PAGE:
Raymond Magdaleno v. Carolyn W. Colvin

Filing 23

MEMORANDUM OPINION AND ORDER OF REMAND by Magistrate Judge Jacqueline Chooljian. The decision of the Commissioner of Social Security is reversed in part, and this matter is remanded for further administrative action consistent with this Opinion. LET JUDGMENT BE ENTERED ACCORDINGLY. (dml)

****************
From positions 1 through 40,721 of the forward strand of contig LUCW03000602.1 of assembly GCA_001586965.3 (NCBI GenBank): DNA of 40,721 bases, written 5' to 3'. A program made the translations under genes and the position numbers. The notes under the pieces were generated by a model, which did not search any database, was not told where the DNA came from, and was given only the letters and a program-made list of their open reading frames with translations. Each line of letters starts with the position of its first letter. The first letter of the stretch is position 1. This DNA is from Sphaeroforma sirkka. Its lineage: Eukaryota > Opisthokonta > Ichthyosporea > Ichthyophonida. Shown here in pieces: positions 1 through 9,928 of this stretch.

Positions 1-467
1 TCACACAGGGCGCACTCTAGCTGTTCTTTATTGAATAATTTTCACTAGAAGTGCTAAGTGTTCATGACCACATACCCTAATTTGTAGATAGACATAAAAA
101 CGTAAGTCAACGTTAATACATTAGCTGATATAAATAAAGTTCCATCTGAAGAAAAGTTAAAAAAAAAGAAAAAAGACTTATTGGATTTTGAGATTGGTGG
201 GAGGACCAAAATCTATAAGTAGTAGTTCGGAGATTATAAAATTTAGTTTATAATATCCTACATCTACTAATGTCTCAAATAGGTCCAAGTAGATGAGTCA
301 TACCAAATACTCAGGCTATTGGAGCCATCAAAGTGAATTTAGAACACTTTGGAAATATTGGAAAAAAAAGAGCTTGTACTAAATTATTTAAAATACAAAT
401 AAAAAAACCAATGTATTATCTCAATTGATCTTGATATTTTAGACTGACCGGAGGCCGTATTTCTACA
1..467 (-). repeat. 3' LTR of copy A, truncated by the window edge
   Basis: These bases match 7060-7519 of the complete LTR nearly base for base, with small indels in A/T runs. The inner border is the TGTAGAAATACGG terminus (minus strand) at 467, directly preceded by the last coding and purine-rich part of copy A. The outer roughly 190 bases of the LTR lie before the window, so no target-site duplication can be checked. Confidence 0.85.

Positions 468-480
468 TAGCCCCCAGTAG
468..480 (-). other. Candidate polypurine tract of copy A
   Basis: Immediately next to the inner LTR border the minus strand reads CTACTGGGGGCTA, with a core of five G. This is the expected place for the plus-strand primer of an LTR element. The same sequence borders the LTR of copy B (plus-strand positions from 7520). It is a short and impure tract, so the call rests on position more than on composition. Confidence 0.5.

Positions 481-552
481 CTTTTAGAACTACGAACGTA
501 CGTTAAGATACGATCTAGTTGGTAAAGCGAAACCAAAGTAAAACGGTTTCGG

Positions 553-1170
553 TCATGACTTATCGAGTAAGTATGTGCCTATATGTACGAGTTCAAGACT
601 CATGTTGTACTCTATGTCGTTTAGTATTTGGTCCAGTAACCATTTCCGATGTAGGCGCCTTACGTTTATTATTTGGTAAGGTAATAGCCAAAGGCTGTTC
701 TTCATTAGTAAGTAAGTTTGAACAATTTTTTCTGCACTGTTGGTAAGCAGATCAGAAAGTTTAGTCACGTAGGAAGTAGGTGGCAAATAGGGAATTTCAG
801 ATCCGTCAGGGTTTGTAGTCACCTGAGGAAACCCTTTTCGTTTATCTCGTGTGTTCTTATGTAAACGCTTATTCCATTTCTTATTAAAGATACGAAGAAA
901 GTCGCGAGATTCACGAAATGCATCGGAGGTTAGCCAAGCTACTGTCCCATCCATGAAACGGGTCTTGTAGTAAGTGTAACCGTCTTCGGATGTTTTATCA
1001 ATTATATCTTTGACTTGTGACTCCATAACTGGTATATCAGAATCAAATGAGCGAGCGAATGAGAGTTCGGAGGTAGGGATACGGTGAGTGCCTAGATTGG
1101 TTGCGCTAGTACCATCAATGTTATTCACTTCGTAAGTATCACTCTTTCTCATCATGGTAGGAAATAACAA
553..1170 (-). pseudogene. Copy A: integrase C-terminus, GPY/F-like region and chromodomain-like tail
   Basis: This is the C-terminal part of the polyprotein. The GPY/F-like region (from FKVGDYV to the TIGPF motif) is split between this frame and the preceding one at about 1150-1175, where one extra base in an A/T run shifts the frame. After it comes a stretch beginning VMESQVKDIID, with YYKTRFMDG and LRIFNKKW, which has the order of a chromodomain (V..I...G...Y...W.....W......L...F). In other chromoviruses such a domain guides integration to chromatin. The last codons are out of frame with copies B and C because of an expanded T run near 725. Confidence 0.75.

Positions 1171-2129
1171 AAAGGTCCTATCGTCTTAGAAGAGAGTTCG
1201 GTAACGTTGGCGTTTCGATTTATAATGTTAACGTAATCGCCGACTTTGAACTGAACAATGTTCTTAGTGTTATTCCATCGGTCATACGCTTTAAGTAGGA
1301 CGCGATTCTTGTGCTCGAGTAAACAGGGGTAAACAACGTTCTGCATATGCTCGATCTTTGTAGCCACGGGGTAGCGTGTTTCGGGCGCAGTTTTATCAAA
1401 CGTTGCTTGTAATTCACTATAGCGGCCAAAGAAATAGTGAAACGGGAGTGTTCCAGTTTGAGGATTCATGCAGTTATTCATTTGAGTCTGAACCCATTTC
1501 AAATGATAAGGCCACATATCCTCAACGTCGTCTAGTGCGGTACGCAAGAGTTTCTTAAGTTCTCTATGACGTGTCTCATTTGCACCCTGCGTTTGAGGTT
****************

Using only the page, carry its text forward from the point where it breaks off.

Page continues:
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1 2 3 4 5 6 7 8 UNITED STATES DISTRICT COURT 9 CENTRAL DISTRICT OF CALIFORNIA 10 11 RAYMOND MAGDALENO, 12 Plaintiff, 13 14 15 v. Case No. EDCV 16-2246 JC MEMORANDUM OPINION AND ORDER OF REMAND NANCY A. BERRYHILL,1 Acting Commissioner of Social Security, 16 Defendant. 17 18 I. 19 SUMMARY On October 26, 2016, Raymond Magdaleno (“plaintiff”) filed a Complaint 20 seeking review of the Commissioner of Social Security’s denial of plaintiff’s 21 application for benefits. The parties have consented to proceed before the 22 undersigned United States Magistrate Judge. 23 This matter is before the Court on the parties’ cross motions for summary 24 judgment, respectively (“Plaintiff’s Motion”) and (“Defendant’s Motion”). The 25 Court has taken both motions under submission without oral argument. See Fed. 26 R. Civ. P. 78; L.R. 7-15; October 27, 2016 Case Management Order ¶ 5. 27 28 1 Pursuant to Rule 25(d) of the Federal Rules of Civil Procedure, Nancy A. Berryhill is hereby substituted for Carolyn W. Colvin as the defendant in this action. 1 Based on the record as a whole and the applicable law, the decision of the 2 Commissioner is REVERSED AND REMANDED for further proceedings 3 consistent with this Memorandum Opinion and Order of Remand. 4 II. BACKGROUND AND SUMMARY OF ADMINISTRATIVE 5 DECISION 6 On March 26, 2013, plaintiff filed an application for Disability Insurance 7 Benefits alleging disability beginning on January 31, 2011, due to a herniated 8 disk, left knee problems, and psychological impairment. (Administrative Record 9 (“AR”) 22, 171, 200). The Administrative Law Judge (“ALJ”) examined the 10 medical record and heard testimony from plaintiff (who was represented by 11 counsel) and a vocational expert on March 23, 2015. (AR 39-63). 12 On June 18, 2015, the ALJ determined that plaintiff was not disabled 13 through the date of the decision. (AR 22-32). Specifically, the ALJ found: 14 (1) plaintiff suffered from the following severe impairments: degenerative disc 15 disease of the lumbar spine and obesity (AR 24-27); (2) plaintiff’s impairments, 16 considered singly or in combination, did not meet or medically equal a listed 17 impairment (AR 27); (3) plaintiff retained the residual functional capacity to 18 perform light work (20 C.F.R. § 404.1567(b)) with additional limitations2 (AR 19 27); (4) plaintiff could perform past relevant work as an office clerk (AR 31); and 20 (5) plaintiff’s statements regarding the intensity, persistence, and limiting effects 21 of subjective symptoms were not entirely credible (AR 28). 22 On September 28, 2016, the Appeals Council denied plaintiff’s application 23 for review. (AR 1). 24 /// 25 26 27 28 2 The ALJ determined that plaintiff could: (i) lift and/or carry at least 20 pounds occasionally and up to 10 pounds frequently; (ii) stand and/or walk for at least six hours out of an eight-hour workday; (iii) sit for at least six hours out of an eight-hour workday; and (iv) occasionally stoop and crouch. (AR 27). 2 1 III. APPLICABLE LEGAL STANDARDS 2 A. 3 To qualify for disability benefits, a claimant must show that the claimant is Sequential Evaluation Process 4 unable “to engage in any substantial gainful activity by reason of any medically 5 determinable physical or mental impairment which can be expected to result in 6 death or which has lasted or can be expected to last for a continuous period of not 7 less than 12 months.” Molina v. Astrue, 674 F.3d 1104, 1110 (9th Cir. 2012) 8 (quoting 42 U.S.C. § 423(d)(1)(A)) (internal quotation marks omitted). The 9 impairment must render the claimant incapable of performing the work the 10 claimant previously performed and incapable of performing any other substantial 11 gainful employment that exists in the national economy. Tackett v. Apfel, 180 12 F.3d 1094, 1098 (9th Cir. 1999) (citing 42 U.S.C. § 423(d)(2)(A)). 13 In assessing whether a claimant is disabled, an ALJ is required to use the 14 following five-step sequential evaluation process: 15 (1) 16 17 Is the claimant presently engaged in substantial gainful activity? If so, the claimant is not disabled. If not, proceed to step two. (2) Is the claimant’s alleged impairment sufficiently severe to limit 18 the claimant’s ability to work? If not, the claimant is not 19 disabled. If so, proceed to step three. 20 (3) Does the claimant’s impairment, or combination of 21 impairments, meet or equal an impairment listed in 20 C.F.R. 22 Part 404, Subpart P, Appendix 1? If so, the claimant is 23 disabled. If not, proceed to step four. 24 (4) Does the claimant possess the residual functional capacity to 25 perform claimant’s past relevant work? If so, the claimant is 26 not disabled. If not, proceed to step five. 27 28 (5) Does the claimant’s residual functional capacity, when considered with the claimant’s age, education, and work 3 1 experience, allow the claimant to adjust to other work that 2 exists in significant numbers in the national economy? If so, 3 the claimant is not disabled. If not, the claimant is disabled. 4 Stout v. Commissioner, Social Security Administration, 454 F.3d 1050, 1052 (9th 5 Cir. 2006) (citations omitted); see also 20 C.F.R. § 404.1520(a)(4) (2012) 6 (explaining five-step sequential evaluation process). 7 The claimant has the burden of proof at steps one through four, and the 8 Commissioner has the burden of proof at step five. Burch v. Barnhart, 400 F.3d 9 676, 679 (9th Cir. 2005) (citation omitted). 10 B. 11 Pursuant to 42 U.S.C. section 405(g), a court may set aside a denial of Standard of Review 12 benefits only if it is not supported by substantial evidence or if it is based on legal 13 error. Robbins v. Social Security Administration, 466 F.3d 880, 882 (9th Cir. 14 2006) (citing Flaten v. Secretary of Health & Human Services, 44 F.3d 1453, 1457 15 (9th Cir. 1995)). 16 Substantial evidence is “such relevant evidence as a reasonable mind might 17 accept as adequate to support a conclusion.” Richardson v. Perales, 402 U.S. 389, 18 401 (1971) (citations and quotations omitted). It is more than a mere scintilla but 19 less than a preponderance. Robbins, 466 F.3d at 882 (citing Young v. Sullivan, 20 911 F.2d 180, 183 (9th Cir. 1990)). To determine whether substantial evidence 21 supports a finding, a court must “‘consider the record as a whole, weighing both 22 evidence that supports and evidence that detracts from the [Commissioner’s] 23 conclusion.’” Aukland v. Massanari, 257 F.3d 1033, 1035 (9th Cir. 2001) 24 (quoting Penny v. Sullivan, 2 F.3d 953, 956 (9th Cir. 1993)). 25 While an ALJ’s decision need not discuss every piece of evidence or be 26 drafted with “ideal clarity,” at a minimum it must explain the ALJ’s reasoning 27 with sufficient specificity and clarity to “allow[] for meaningful review.” Brown28 Hunter v. Colvin, 806 F.3d 487, 492 (9th Cir. 2015) (citations and internal 4 1 quotation marks omitted); Hiler v. Astrue, 687 F.3d 1208, 1212 (9th Cir. 2012) 2 (citation and quotation marks omitted). 3 An ALJ’s decision to deny benefits must be upheld if the evidence could 4 reasonably support either affirming or reversing the decision. Robbins, 466 F.3d 5 at 882 (citing Flaten, 44 F.3d at 1457). Even when an ALJ’s decision contains 6 error, it must be affirmed if the error was harmless. Treichler v. Commissioner of 7 Social Security Administration, 775 F.3d 1090, 1099 (9th Cir. 2014). An ALJ’s 8 error is harmless if (1) it was inconsequential to the ultimate nondisability 9 determination; or (2) despite the error, the ALJ’s path may reasonably be 10 discerned, even if the ALJ’s decision was drafted with less than ideal clarity. Id. 11 (citation and quotation marks omitted). Nonetheless, a court may not affirm 12 “simply by isolating a ‘specific quantum of supporting evidence.’” Id. at 882 13 (citation omitted). In addition, federal courts may review only the reasoning in the 14 administrative decision itself, and may affirm a denial of benefits only for the 15 reasons upon which the ALJ actually relied. Garrison v. Colvin, 759 F.3d 995, 16 1010 (9th Cir. 2014) (citation omitted). 17 IV. DISCUSSION 18 Plaintiff essentially contends that the ALJ failed properly to consider certain 19 medical opinions, and thus erroneously found no severe mental impairment at step 20 two of the sequential evaluation process. (Plaintiff’s Motion at 4-8). The Court 21 agrees and finds that a remand is warranted because the ALJ’s errors were not 22 harmless. 23 A. 24 25 Pertinent Law 1. Step Two At step two, a claimant must present evidence of “signs, symptoms, and 26 laboratory findings”3 which establish a medically determinable physical or mental 27 28 3 Medical “[s]igns are anatomical, physiological, or psychological abnormalities which can be . . . shown by medically acceptable clinical diagnostic techniques.” 20 C.F.R. (continued...) 5 1 impairment that is severe and, at least, has lasted or can be expected to last for a 2 continuous period of at least twelve months. Ukolov v. Barnhart, 420 F.3d 1002, 3 1004-05 (9th Cir. 2005) (citing 42 U.S.C. §§ 423(d)(3), 1382c(a)(3)(D)); see 20 4 C.F.R. §§ 404.1508, 404.1509, 404.1520(a)(4)(ii). 5 Step two is “a de minimis screening device [used] to dispose of groundless 6 claims.” Smolen v. Chater, 80 F.3d 1273, 1290 (9th Cir. 1996). An impairment is 7 “not severe” only if the evidence establishes a “slight abnormality” that has “no 8 more than a minimal effect” on a claimant’s “physical or mental ability to do basic 9 work activities.”4 20 C.F.R. § 404.1521(a); Bowen v. Yuckert, 482 U.S. 137, 15310 54 & n.11 (1987) (Social Security claimants must make “de minimis” showing that 11 impairment interferes with ability to engage in basic work activities) (citations 12 omitted; emphasis in original); Webb v. Barnhart, 433 F.3d 683, 686 (9th Cir. 13 2005) (citations and internal quotation marks omitted). 14 At step two, when determining whether a plaintiff’s mental impairment is 15 severe, an ALJ must evaluate the four broad functional areas known as 16 “paragraph B” criteria, namely (1) activities of daily living; (2) social functioning; 17 (3) concentration, persistence, or pace; and (4) episodes of decompensation. 18 20 C.F.R. § 404.1520a(c)(3). If the degree of limitation in the first three 19 functional areas is “none” or “mild,” and there are no episodes of decompensation, 20 21 22 23 24 3 (...continued) § 404.1528(b). “Laboratory findings” include “anatomical, physiological, or psychological phenomena which can be shown by the use of medically acceptable laboratory diagnostic techniques.” 20 C.F.R. § 404.1528(c) (2006). “Symptoms” are a claimant’s “own description of [a] physical or mental impairment.” 20 C.F.R. § 404.1528(a). 4 “Basic work activities” are “the abilities and aptitudes necessary to do most jobs” 25 including “(1) Physical functions such as walking, standing, sitting, lifting, pushing, pulling, reaching, carrying, or handling; [¶] (2) Capacities for seeing, hearing, and speaking; [¶] 26 (3) Understanding, carrying out, and remembering simple instructions; [¶] (4) Use of judgment; 27 [¶] (5) Responding appropriately to supervision, co-workers and usual work situations; and [¶] (6) Dealing with changes in a routine work setting.” 20 C.F.R. § 404.1521(b); see Bowen v. 28 Yuckert, 482 U.S. 137, 141 (1987) (same) (citations omitted). 6 1 a plaintiff’s mental impairment is generally found “not severe” unless there is 2 evidence indicating a more than minimal limitation in the plaintiff’s ability to 3 perform basic work activities. See 20 C.F.R. § 404.1520a(d)(1). 4 When reviewing an ALJ’s findings at step two, the district court “must 5 determine whether the ALJ had substantial evidence to find that the medical 6 evidence clearly established that [the claimant] did not have a medically severe 7 impairment or combination of impairments.” Webb, 433 F.3d at 687 (citing 8 Yuckert v. Bowen, 841 F.2d 303, 306 (9th Cir. 1988) (“Despite the deference 9 usually accorded to the Secretary’s application of regulations, numerous appellate 10 courts have imposed a narrow construction upon the severity regulation applied 11 here.”)). 12 13 2. Medical Opinion Evidence In Social Security cases, the amount of weight given to medical opinions 14 generally varies depending on the type of medical professional who provided the 15 opinions, namely “treating physicians,” “examining physicians,” and 16 “nonexamining physicians” (e.g., “State agency medical or psychological 17 consultant[s]”). 20 C.F.R. §§ 404.1527(c)(1)-(2) & (e), 404.1502, 404.1513(a); 18 Garrison, 759 F.3d at 1012 (citation and quotation marks omitted). A treating 19 physician’s opinion is generally given the most weight. 20 C.F.R. 20 § 404.1527(c)(2); Orn v. Astrue, 495 F.3d 625, 631 (9th Cir. 2007) (citations and 21 quotation marks omitted). In turn, an examining, but non-treating physician’s 22 opinion is entitled to less weight than a treating physician’s, but more weight than 23 a nonexamining physician’s opinion. Garrison, 759 F.3d at 1012 (citation 24 omitted). 25 An ALJ may reject the uncontroverted opinion of an examining physician 26 by providing “clear and convincing reasons that are supported by substantial 27 evidence” for doing so. Bayliss v. Barnhart, 427 F.3d 1211, 1216 (9th Cir. 2005) 28 (citation omitted). Where an examining physician’s opinion is contradicted by 7 1 another doctor’s opinion, an ALJ may reject such opinion only “by providing 2 specific and legitimate reasons that are supported by substantial evidence.” 3 Garrison, 759 F.3d at 1012 (citation and footnote omitted). 4 An ALJ may provide “substantial evidence” for rejecting a medical opinion 5 by “setting out a detailed and thorough summary of the facts and conflicting 6 clinical evidence, stating his [or her] interpretation thereof, and making findings.” 7 Garrison, 759 F.3d at 1012 (citing Reddick v. Chater, 157 F.3d 715, 725 (9th Cir. 8 1998)) (quotation marks omitted). An ALJ must provide more than mere 9 “conclusions” or “broad and vague” reasons for rejecting an examining 10 physician’s opinion. Embrey v. Bowen, 849 F.2d 418, 421 (9th Cir. 1988); 11 McAllister v. Sullivan, 888 F.2d 599, 602 (9th Cir. 1989) (citation omitted). 12 “[The ALJ] must set forth his [or her] own interpretations and explain why they, 13 rather than the [physician’s], are correct.” Embrey, 849 F.2d at 421-22. While not 14 bound by statements about a claimant’s condition provided by nonexamining 15 physicians, ALJs must consider such findings as “opinion evidence,” and 16 determine the weight to be given such opinions using essentially the same factors 17 for weighing opinion evidence generally. 20 C.F.R. § 404.1527(b), (c); 20 C.F.R. 18 § 404.1527(e); Social Security Ruling 96-6p (ALJ not bound by, but may not 19 “ignore” findings of state agency doctors, and ALJ’s decision must explain the 20 weight given to such opinions); Sawyer v. Astrue, 303 Fed. Appx. 453, 455 (9th 21 Cir. 2008) (same); see generally 42 U.S.C. § 405(b)(1) (ALJ’s unfavorable 22 decision must, among other things, “set[] forth a discussion of the evidence” and 23 state “the reason or reasons upon which it is based”). 24 B. 25 On August 10, 2013, Dr. Ijeoma Ijeaku, a board-eligible psychiatrist, Pertinent Facts 26 conducted a Complete Psychiatric Evaluation of plaintiff which included a mental 27 status examination (“CSE” or “August 2013 Psychiatric Evaluation”). (AR 26928 74). In the CSE report, Dr. Ijeaku diagnosed plaintiff with “Depressive Disorder” 8 1 and “Anxiety Disorder” and opined that plaintiff was only mildly impaired in his 2 ability to understand, remember, and carry out simple instructions, but moderately 3 impaired in multiple other mental abilities (i.e., the ability to understand, 4 remember, and carry out complex instructions, to maintain concentration, 5 attendance, and persistence, to perform activities within a schedule and maintain 6 regular attendance, to complete a normal workday/workweek without interruptions 7 from psychiatric based symptoms, and to respond appropriately to changes in a 8 work setting). (AR 273). 9 On September 5, 2013, Dr. Nadine J. Genece, a state agency reviewing 10 psychologist, opined, based on review of the August 2013 Psychiatric Evaluation 11 and the other medical evidence of record, that plaintiff retained the mental residual 12 functional capacity to perform only “simple, repetative [sic] tasks on a sustained 13 basis” (“Reviewing Psychologist Opinion”). (AR 68, 72). 14 On June 12, 2014, Dr. David R. Kauss, an examining psychologist for 15 plaintiff’s workers’ compensation claim, conducted a Psychological Qualified 16 Medical Evaluation (“QME”) of plaintiff which included an interview, a mental 17 status examination, and objective psychological testing of plaintiff, as well as a 18 review of plaintiff’s medical records. (AR 329-54). Based on the foregoing, Dr. 19 Kauss diagnosed plaintiff with major depressive disorder and opined that plaintiff 20 had “mild impairment” in activities of daily living, and memory, concentration, 21 persistence, and pace, and “moderate impairment” in social functioning and 22 adaptation to stressful circumstances. (AR 351-52). A “Work Function 23 Impairment Form” appended to the QME report indicated that plaintiff had “slight 24 to moderate” impairment in, among other things, his abilities to comprehend and 25 follow instructions, to maintain a work pace appropriate to a given work load, to 26 perform complex or varied tasks, and to accept and carry out responsibility for 27 direction, control and planning (collectively “Dr. Kauss’ Opinions”). (AR 355). 28 /// 9 1 C. 2 Here, substantial evidence does not clearly establish that plaintiff did not Analysis 3 have a severe mental impairment. The ALJ’s errors cannot be deemed harmless 4 since the decision did not adequately account for all of plaintiff’s mental 5 impairments in later steps of the sequential evaluation process. Cf. Lewis v. 6 Astrue, 498 F.3d 909, 911 (9th Cir. 2007) (failure to address particular impairment 7 at step two is harmless if ALJ fully evaluates claimant’s medical condition in later 8 steps of sequential evaluation process). Accordingly, for the reasons discussed 9 below, a remand is appropriate. 10 First, the ALJ’s interpretation of the pertinent medical opinion evidence is 11 not entirely complete and/or accurate. See generally Gallant v. Heckler, 753 F.2d 12 1450, 1456 (9th Cir. 1984) (ALJ may not selectively rely on only the portions of 13 record which support non-disability) (citations omitted); Reddick, 157 F.3d at 14 722-23 (error for ALJ to paraphrase medical evidence in manner that is “not 15 entirely accurate regarding the content or tone of the record”). Some examples are 16 reflected in the ALJ’s evaluation of Dr. Kauss’ Opinions. For instance, the ALJ 17 gave “minimal weight” to Dr. Kauss’ Opinions, in part, purportedly because “the 18 moderate limitations” Dr. Kauss found were “largely based on the [plaintiff’s] 19 subjective reports of symptoms. . . .” (AR 26). While an ALJ may properly give 20 less weight to medical opinion evidence that is based “to a large extent” on a 21 claimant’s “self-reports” that the ALJ found “not credible” (Ghanim v. Colvin, 22 763 F.3d 1154, 1162 (9th Cir. 2014) (internal quotation marks and citations 23 omitted)), here, Dr. Kauss expressly stated that his opinions regarding plaintiff’s 24 mental limitations were based not only on “the results of the clinical interview,” 25 but also on a “mental status examination, and psychological testing[.]” (AR 351). 26 Moreover, the Work Function Impairment Form notes that the “supporting data” 27 underlying the level of impairment identified for the several mental work 28 /// 10 1 functions included not only plaintiff’s “narrative,” but also “clinical impressions, 2 test results, [and] record review.” (AR 355). 3 The ALJ also gave minimal weight to Dr. Kauss’ Opinions purportedly 4 because they were “generally inconsistent with the [plaintiff’s] longitudinal 5 treatment record, which shows no formal treatment with a mental health 6 professional to date.” (AR 26). The ALJ wrote that plaintiff had “admitted” at the 7 hearing that the medications he was taking for depression and anxiety “were 8 prescribed by [plaintiff’s] workers’ compensation treating doctor, who [plaintiff] 9 no longer sees for treatment and whose notes show no objective assessment of the 10 [plaintiff’s] mental state.” (AR 26) (citing Ex. 1F [AR 256-67]).5 The ALJ’s 11 suggestion that plaintiff’s workers’ compensation physician, Dr. Johnson, had no 12 objective assessment of plaintiff’s mental state is belied by the record. The record 13 instead reflects that Dr. Johnson referred plaintiff to, and obtained a 14 comprehensive psychological evaluation report from a clinical psychologist – 15 Shaelyn Pham, Ph.D. (AR 505-31). As reflected in the June 7, 2013 16 Comprehensive Psychological Evaluation and Report of Dr. Pham – which she 17 shared with Dr. Johnson – Dr. Pham conducted a mental status examination and 18 extensive objective psychological testing of plaintiff and (1) diagnosed plaintiff 19 with a depressive related disorder; (2) assessed plaintiff’s depressive related 20 disorder “to be greater than a mere mild severity rating”; and (3) found that 21 plaintiff needed psychopharmacological intervention and medication management. 22 (AR 526, 529). 23 The foregoing incorrect characterization of the medical opinion evidence 24 calls into question the validity of both the ALJ’s evaluation of the particular 25 medical opinion evidence as well as the ALJ’s decision as a whole. See, e.g. 26 27 28 5 More precisely, plaintiff testified that he had not “recently” seen his workers’ compensation physician, Dr. Johnson, and that plaintiff’s attorney was supposed to be contacted “to see if [plaintiff would be required] to keep seeing [Dr. Johnson] or not.” (AR 53). 11 1 Regennitter v. Commissioner of Social Security Administration, 166 F.3d 1294, 2 1297 (9th Cir. 1999) (A “specific finding” that consists of an “inaccurate 3 characterization of the evidence” cannot support ALJ’s decision); Lesko v. 4 Shalala, 1995 WL 263995, *7 (E.D.N.Y. Jan. 5, 1995) (“inaccurate 5 characterizations of the Plaintiff’s medical record” found to constitute reversible 6 error). 7 Second, even if, as defendant suggests (Defendant’s Motion at 4-6), the ALJ 8 might have been able to reject the medical opinions regarding plaintiff’s mental 9 limitations on other grounds, this Court may not affirm the ALJ’s non-disability 10 determination on any such grounds as the ALJ did not do so in the decision. See 11 Garrison, 759 F.3d at 1010 (“We review only the reasons provided by the ALJ in 12 the disability determination and may not affirm the ALJ on a ground upon which 13 he did not rely.”) (citation omitted). 14 Third, in any event, the ALJ’s step two determination that plaintiff had no 15 sever mental impairment at all is not supported by substantial evidence. As with 16 Dr. Kauss’ Opinions, the ALJ gave “little weight” to Dr. Ijeaku’s opinions in the 17 August 2013 Psychiatric Evaluation and the Reviewing Psychologist Opinion. 18 (AR 25-26). In doing so the ALJ appears effectively to have rejected every 19 medical opinion about plaintiff’s mental functioning by any treating or examining 20 physician that the ALJ addressed. (AR 25-26). It thus appears that the ALJ’s 21 determination regarding whether plaintiff had any severe mental impairment was 22 erroneously based solely on the ALJ’s own, lay interpretation of plaintiff’s 23 testimony, plaintiff’s purported lack of “formal treatment with a mental health 24 professional,” and the otherwise “limited mental health record.” (AR 25-26). 25 Consequently, the ALJ’s findings, at least regarding the severity of plaintiff’s 26 mental impairments, lack substantial evidence. See, e.g., Padilla v. Astrue, 27 541 F. Supp. 2d 1102, 1106 (C.D. Cal. 2008) (ALJ may not reject claim at step 28 two “without the support of a physician’s medical assessment”) (citation and 12 1 internal quotation marks omitted); see also Tagger v. Astrue, 536 F. Supp. 2d 2 1170, 1181 (C.D. Cal. 2008) (“ALJ’s determination or finding must be supported 3 by medical evidence, particularly the opinion of a treating or an examining 4 physician.”) (citations and internal quotation marks omitted); Banks v. Barnhart, 5 434 F. Supp. 2d 800, 805 (C.D. Cal. 2006) (“[ALJ] must not succumb to the 6 temptation to play doctor and make . . . independent medical findings.”) (quoting 7 Rohan v. Chater, 98 F.3d 966, 970 (7th Cir. 1996)) (quotation marks omitted). 8 Finally, the Court cannot find the ALJ’s errors harmless. As noted above, at 9 least three physicians found that plaintiff’s mental impairments may very well 10 have more than a minimal effect on plaintiff’s ability to do basic work activities. 11 In addition, at the hearing, the vocational expert testified that there would be no 12 jobs that plaintiff (or a hypothetical individual with the same characteristics as 13 plaintiff) could do, if plaintiff was “off task 20 percent of the time due to pain or 14 psychological symptoms[.]” (AR 61). Therefore, the Court cannot conclude that 15 the ALJ’s evaluation of the severity of plaintiff’s mental impairments, and in turn, 16 his residual functional capacity assessment for plaintiff, would have been the same 17 absent such errors. 18 /// 19 /// 20 /// 21 /// 22 /// 23 /// 24 /// 25 /// 26 /// 27 /// 28 /// 13 1 V. CONCLUSION 2 For the foregoing reasons, the decision of the Commissioner of Social 3 Security is reversed in part, and this matter is remanded for further administrative 4 action consistent with this Opinion.6 5 LET JUDGMENT BE ENTERED ACCORDINGLY. 6 DATED: June 29, 2017 7 _____________/s/____________________ 8 Honorable Jacqueline Chooljian UNITED STATES MAGISTRATE JUDGE 9 10 11 12 13 14 15 16 17 18 19 20 21 22 23 24 25 26 27 28 6 When a court reverses an administrative determination, “the proper course, except in rare circumstances, is to remand to the agency for additional investigation or explanation.” Immigration & Naturalization Service v. Ventura, 537 U.S. 12, 16 (2002) (citations and quotations omitted). Remand is proper where, as here, “additional proceedings can remedy defects in the original administrative proceeding. . . .” Garrison, 759 F.3d at 1019 (citation and internal quotation marks omitted). 14